Other authors to speak Saturday will include David J. Kirk, Nicole O’Dell and Robert Hays.

A native of Ludlow who now resides in Indiana, Kirk will speak from 10-11 a.m. on “Seeing the Light in Young Adult Writing.”

O’Dell, of Paxton, will speak from 11:15 a.m.-12:15 p.m. on “How to Get Published.”

Peterson will speak from 12:30-1:30 p.m. on “From Book to Screenplay: How I Converted My Novel to a Screenplay in 3 1/2 Days and Lived to Tell About It.”

“Creating Settings in Fiction” will be the focus of the talk by Hays, who will speak from 1:30-2:30 p.m.

Registration for the workshops may be made by email at or by calling 893-3955.

Authors to read
Several authors will be reading from their works beginning at 7 Friday night.

Graphic designer Jerry Barrett is author of “Wide Mouth Frog Goes to the Zoo.” His wife will read from the book.

“We’re inviting families with kids to come at 7 to hear the book read,” said Violet LaPine, technical library assistant.

Also reading from their works will be Kirk, author of “Particular Stones”; Betty C. Kay of Jacksonville, who will portray a woman from the Civil War (her books are meant for children; she has written two books on Abraham Lincoln); and Hays, from Champaign-Urbana, author of a historical fiction suspense book, “Blood on the Roses.”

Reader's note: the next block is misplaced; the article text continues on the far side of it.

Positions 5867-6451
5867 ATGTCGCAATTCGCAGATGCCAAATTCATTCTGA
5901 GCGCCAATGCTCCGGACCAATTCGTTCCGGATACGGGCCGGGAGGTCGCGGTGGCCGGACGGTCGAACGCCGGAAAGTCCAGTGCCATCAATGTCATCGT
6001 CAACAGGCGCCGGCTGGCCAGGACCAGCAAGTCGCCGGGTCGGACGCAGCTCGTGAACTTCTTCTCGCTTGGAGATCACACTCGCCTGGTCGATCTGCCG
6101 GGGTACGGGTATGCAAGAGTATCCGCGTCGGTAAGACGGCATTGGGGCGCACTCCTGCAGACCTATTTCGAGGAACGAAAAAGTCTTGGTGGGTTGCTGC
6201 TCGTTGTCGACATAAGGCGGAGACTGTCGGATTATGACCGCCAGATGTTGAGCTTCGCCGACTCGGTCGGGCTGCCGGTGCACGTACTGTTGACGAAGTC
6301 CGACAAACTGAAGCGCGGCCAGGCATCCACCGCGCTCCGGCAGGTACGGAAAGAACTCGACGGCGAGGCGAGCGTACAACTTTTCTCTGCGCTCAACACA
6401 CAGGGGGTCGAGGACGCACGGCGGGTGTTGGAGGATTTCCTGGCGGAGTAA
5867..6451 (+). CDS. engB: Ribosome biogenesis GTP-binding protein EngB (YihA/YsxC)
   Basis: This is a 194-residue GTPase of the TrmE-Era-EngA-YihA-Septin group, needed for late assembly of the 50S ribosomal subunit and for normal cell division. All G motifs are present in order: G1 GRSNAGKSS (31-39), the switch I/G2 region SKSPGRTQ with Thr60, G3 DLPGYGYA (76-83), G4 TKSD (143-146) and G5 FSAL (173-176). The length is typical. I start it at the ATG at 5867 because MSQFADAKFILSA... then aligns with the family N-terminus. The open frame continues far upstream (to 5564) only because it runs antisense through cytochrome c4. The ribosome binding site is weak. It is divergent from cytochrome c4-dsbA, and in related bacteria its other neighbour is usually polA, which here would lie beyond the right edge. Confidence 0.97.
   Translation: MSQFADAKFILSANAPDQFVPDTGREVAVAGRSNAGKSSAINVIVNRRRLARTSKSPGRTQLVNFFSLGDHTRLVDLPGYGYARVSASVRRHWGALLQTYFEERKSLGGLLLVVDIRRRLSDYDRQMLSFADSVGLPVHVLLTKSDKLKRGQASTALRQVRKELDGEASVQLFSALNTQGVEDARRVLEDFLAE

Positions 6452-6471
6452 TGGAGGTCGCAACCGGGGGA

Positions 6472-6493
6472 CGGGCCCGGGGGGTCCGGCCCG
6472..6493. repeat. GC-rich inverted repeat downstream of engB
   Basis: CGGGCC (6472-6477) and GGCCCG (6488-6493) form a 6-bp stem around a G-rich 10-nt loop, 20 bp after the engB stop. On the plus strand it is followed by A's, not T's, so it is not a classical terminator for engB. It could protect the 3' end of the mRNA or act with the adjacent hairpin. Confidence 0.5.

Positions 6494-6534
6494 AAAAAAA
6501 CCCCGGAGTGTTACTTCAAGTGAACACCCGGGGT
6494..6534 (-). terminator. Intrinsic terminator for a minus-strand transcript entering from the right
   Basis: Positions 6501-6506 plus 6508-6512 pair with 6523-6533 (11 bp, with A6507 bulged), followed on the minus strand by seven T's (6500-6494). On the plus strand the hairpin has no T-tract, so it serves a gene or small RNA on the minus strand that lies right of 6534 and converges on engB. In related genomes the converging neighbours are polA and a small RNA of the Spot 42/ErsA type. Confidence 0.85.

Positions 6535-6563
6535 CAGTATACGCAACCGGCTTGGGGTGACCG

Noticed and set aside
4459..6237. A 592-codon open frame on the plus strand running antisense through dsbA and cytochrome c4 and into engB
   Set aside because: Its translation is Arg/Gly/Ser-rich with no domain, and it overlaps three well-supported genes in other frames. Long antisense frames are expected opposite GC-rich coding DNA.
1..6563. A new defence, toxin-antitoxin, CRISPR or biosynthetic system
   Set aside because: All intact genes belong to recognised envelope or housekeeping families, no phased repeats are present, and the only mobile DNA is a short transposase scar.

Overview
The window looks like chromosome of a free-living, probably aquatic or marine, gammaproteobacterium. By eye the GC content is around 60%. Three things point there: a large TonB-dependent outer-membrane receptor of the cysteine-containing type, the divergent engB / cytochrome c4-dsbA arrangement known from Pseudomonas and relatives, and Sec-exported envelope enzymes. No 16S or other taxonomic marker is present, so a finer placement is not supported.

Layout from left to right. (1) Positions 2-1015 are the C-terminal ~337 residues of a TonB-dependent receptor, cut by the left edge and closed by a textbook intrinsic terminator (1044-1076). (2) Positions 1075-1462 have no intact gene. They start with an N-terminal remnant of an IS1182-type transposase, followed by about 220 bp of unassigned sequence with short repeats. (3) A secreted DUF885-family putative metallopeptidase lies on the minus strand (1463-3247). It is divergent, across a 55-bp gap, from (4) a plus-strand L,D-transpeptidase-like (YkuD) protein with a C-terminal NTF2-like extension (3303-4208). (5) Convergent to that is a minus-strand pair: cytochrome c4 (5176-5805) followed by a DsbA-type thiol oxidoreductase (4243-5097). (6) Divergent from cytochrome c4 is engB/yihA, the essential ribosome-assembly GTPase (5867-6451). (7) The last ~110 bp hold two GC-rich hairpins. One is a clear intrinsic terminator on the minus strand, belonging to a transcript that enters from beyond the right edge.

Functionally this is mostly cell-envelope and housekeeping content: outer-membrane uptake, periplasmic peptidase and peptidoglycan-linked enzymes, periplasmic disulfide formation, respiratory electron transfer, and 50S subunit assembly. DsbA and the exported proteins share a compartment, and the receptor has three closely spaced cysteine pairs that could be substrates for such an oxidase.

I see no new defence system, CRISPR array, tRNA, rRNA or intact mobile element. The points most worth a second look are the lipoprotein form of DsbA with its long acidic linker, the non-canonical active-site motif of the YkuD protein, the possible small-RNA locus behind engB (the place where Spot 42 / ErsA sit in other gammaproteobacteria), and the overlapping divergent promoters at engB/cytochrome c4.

Those authors will also be available to sign their books Saturday. Also available for signing will be authors the Rev. Glenn Crouse of Rantoul Christian Church, who has written a workbook for families trying to decide whether to have their children baptized; Phyllis Morris of Rantoul; Rantoul native Kay Neal, who now lives in Champaign and has written a book to help people learn Latin; Maureen Hughes of Penfield; C.C. Wills, whose book “Treasure in the Shawnee Hills” is set in the Little Egypt region of  Southern Illinois; Charles Knox; Folo Watkins of Urbana, a living history re-enactor whose books deal with the time period of the Vikings; Jeff Goldberg, author of “Blind Authority” who is writing from the standpoint of a Jew who has found the Messiah; John Kohmstedt; Jerry Barrett; Kristine Trudeau; and Laetitia Cook.

Dave Hinton


Categories (2):News, Living